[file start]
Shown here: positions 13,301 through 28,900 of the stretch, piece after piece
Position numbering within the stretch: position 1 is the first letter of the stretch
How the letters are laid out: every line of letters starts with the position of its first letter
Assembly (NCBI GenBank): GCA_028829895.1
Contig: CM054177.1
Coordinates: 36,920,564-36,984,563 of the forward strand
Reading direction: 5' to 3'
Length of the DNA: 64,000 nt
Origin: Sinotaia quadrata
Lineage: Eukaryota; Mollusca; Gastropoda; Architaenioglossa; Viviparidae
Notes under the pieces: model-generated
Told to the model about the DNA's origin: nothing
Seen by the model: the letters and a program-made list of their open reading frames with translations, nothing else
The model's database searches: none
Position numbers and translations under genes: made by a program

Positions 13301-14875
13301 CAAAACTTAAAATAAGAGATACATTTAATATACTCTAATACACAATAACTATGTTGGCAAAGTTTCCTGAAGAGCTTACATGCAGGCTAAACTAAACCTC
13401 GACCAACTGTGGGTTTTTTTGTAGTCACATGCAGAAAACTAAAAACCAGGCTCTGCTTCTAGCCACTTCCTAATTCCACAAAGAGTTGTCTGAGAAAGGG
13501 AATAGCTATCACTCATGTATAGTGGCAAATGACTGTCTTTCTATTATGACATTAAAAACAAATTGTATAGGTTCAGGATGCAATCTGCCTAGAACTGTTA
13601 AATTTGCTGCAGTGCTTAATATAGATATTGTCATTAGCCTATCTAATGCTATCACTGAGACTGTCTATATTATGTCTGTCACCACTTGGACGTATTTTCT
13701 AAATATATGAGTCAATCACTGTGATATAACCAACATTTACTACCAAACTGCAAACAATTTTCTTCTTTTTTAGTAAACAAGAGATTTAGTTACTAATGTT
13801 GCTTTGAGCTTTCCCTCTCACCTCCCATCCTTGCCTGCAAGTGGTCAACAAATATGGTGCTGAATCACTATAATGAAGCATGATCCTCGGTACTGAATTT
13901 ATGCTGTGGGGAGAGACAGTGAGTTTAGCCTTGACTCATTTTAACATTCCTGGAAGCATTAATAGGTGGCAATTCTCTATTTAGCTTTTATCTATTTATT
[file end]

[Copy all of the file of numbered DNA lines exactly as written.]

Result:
Shown here: positions 13,301 through 28,900 of the stretch, piece after piece
Position numbering within the stretch: position 1 is the first letter of the stretch
How the letters are laid out: every line of letters starts with the position of its first letter
Assembly (NCBI GenBank): GCA_028829895.1
Contig: CM054177.1
Coordinates: 36,920,564-36,984,563 of the forward strand
Reading direction: 5' to 3'
Length of the DNA: 64,000 nt
Origin: Sinotaia quadrata
Lineage: Eukaryota; Mollusca; Gastropoda; Architaenioglossa; Viviparidae
Notes under the pieces: model-generated
Told to the model about the DNA's origin: nothing
Seen by the model: the letters and a program-made list of their open reading frames with translations, nothing else
The model's database searches: none
Position numbers and translations under genes: made by a program

Positions 13301-14875
13301 CAAAACTTAAAATAAGAGATACATTTAATATACTCTAATACACAATAACTATGTTGGCAAAGTTTCCTGAAGAGCTTACATGCAGGCTAAACTAAACCTC
13401 GACCAACTGTGGGTTTTTTTGTAGTCACATGCAGAAAACTAAAAACCAGGCTCTGCTTCTAGCCACTTCCTAATTCCACAAAGAGTTGTCTGAGAAAGGG
13501 AATAGCTATCACTCATGTATAGTGGCAAATGACTGTCTTTCTATTATGACATTAAAAACAAATTGTATAGGTTCAGGATGCAATCTGCCTAGAACTGTTA
13601 AATTTGCTGCAGTGCTTAATATAGATATTGTCATTAGCCTATCTAATGCTATCACTGAGACTGTCTATATTATGTCTGTCACCACTTGGACGTATTTTCT
13701 AAATATATGAGTCAATCACTGTGATATAACCAACATTTACTACCAAACTGCAAACAATTTTCTTCTTTTTTAGTAAACAAGAGATTTAGTTACTAATGTT
13801 GCTTTGAGCTTTCCCTCTCACCTCCCATCCTTGCCTGCAAGTGGTCAACAAATATGGTGCTGAATCACTATAATGAAGCATGATCCTCGGTACTGAATTT
13901 ATGCTGTGGGGAGAGACAGTGAGTTTAGCCTTGACTCATTTTAACATTCCTGGAAGCATTAATAGGTGGCAATTCTCTATTTAGCTTTTATCTATTTATT